November 12, 2014 / 9:04 PM / 5 years ago

Safety advocate urges GM switch fund to intensify victim outreach

The General Motors logo is seen outside its headquarters at the Renaissance Center in Detroit, Michigan in this file photograph taken August 25, 2009. REUTERS/Jeff Kowalsky

NEW YORK (Reuters) - A car-safety advocate on Wednesday urged the lawyer overseeing General Motors Co’s program to compensate victims of accidents linked to a faulty ignition switch in its vehicles to take a more active approach to finding cases of injury or death.

Clarence Ditlow, executive director of the Center for Auto Safety, said in a letter to Ken Feinberg, the lawyer overseeing the GM program, that Feinberg should expand outreach efforts and scour federal car-safety databases for accidents in recalled vehicles to determine whether the switch was to blame for additional injuries or deaths.

The switch, which can slip out of position, cutting power to air bags and brakes, prompted the recall of 2.6 million vehicles this year.

The program headed by Feinberg, which began accepting claims on Aug. 1, had received 1,851 claims as of Friday. So far Feinberg has deemed 67 claims eligible, including 32 for deaths and 35 for injuries.

Ditlow’s letter said reports in federal car-safety databases suggest there may be more switch-related accidents, and that “further search is necessary” to identify possible claimants. He pointed to a recent report from the New York Times that said that the family of a woman killed in an early ignition-switch crash had not been aware that they were eligible to make a claim.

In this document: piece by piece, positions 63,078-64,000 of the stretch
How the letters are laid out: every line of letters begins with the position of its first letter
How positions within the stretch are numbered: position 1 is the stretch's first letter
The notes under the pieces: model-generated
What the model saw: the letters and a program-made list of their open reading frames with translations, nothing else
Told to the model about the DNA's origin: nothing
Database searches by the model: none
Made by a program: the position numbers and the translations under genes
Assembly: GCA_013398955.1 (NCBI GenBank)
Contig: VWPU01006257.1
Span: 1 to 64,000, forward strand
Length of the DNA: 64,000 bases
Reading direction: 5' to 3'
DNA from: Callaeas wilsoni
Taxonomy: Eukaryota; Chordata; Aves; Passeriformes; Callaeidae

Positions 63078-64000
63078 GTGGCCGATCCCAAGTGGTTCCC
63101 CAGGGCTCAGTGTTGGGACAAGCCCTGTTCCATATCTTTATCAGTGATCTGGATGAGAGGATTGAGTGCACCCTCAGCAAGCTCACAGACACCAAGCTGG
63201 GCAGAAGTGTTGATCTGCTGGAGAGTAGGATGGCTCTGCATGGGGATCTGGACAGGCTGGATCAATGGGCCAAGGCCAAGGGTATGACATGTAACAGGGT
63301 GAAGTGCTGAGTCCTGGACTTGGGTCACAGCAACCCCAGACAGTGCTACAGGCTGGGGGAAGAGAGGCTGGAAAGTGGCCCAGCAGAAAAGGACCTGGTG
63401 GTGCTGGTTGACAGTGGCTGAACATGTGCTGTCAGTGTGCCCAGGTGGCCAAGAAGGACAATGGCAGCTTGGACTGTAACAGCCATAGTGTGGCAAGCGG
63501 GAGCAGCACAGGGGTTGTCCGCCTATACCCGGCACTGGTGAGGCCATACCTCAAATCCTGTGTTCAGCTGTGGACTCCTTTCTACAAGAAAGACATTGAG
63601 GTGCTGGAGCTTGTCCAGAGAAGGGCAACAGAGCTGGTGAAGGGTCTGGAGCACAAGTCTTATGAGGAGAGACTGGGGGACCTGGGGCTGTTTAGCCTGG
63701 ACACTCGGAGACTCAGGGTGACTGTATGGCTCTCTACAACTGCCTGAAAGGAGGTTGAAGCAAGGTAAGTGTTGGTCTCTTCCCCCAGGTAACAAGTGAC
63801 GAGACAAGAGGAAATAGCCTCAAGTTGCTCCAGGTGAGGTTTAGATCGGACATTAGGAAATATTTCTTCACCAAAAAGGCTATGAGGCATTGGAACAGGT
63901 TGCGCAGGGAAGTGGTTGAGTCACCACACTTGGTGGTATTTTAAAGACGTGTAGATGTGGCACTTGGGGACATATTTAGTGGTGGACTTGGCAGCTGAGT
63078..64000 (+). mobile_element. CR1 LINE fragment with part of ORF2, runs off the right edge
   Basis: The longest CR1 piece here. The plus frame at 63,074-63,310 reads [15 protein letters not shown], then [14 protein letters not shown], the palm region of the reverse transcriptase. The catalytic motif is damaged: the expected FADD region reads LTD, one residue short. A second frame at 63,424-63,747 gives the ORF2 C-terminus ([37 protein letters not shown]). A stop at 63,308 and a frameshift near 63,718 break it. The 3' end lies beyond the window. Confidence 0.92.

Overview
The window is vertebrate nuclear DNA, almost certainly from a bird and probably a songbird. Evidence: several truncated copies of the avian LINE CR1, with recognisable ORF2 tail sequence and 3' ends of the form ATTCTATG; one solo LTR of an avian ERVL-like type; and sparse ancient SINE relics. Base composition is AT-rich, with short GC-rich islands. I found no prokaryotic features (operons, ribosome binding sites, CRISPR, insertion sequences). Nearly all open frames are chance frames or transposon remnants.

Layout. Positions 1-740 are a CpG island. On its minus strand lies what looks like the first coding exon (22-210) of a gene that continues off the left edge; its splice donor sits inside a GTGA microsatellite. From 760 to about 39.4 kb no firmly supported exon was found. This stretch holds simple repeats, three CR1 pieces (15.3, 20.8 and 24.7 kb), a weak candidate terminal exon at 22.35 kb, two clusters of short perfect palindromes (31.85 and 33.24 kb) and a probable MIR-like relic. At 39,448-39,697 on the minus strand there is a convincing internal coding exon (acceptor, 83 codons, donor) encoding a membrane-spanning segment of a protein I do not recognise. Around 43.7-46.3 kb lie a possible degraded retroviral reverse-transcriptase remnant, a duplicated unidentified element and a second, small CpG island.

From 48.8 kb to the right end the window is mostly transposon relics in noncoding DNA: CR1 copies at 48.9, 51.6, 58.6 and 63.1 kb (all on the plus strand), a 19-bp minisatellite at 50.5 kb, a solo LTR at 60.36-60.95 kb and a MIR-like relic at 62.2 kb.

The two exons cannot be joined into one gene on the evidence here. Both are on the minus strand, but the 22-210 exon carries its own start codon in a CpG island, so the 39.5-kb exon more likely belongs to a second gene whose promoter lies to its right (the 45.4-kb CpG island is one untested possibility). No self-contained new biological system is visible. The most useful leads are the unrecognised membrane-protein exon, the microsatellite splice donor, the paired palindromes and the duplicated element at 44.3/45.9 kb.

“The Center for Auto Safety is concerned that the GM ignition compensation program will turn out to be little more than a public relations ploy for General Motors,” Ditlow wrote.

A spokesman for GM, Jim Cain, said the company is taking steps to notify all known current and former owners of recalled vehicles about the program. Since July, about 5.3 million letters have been, or will be, sent to those owners, with a final batch of mailings scheduled for next week, Cain said.

Feinberg said in an email to Reuters that he had received Ditlow’s letter and would take it under advisement. He noted that the program has already recognized 32 deaths, nearly three times the 13 originally attributed to the switch by GM.

The program will continue accepting claims until Dec. 31.

Reporting by Jessica Dye; Editing by Alexia Garamfalvi; and Peter Galloway

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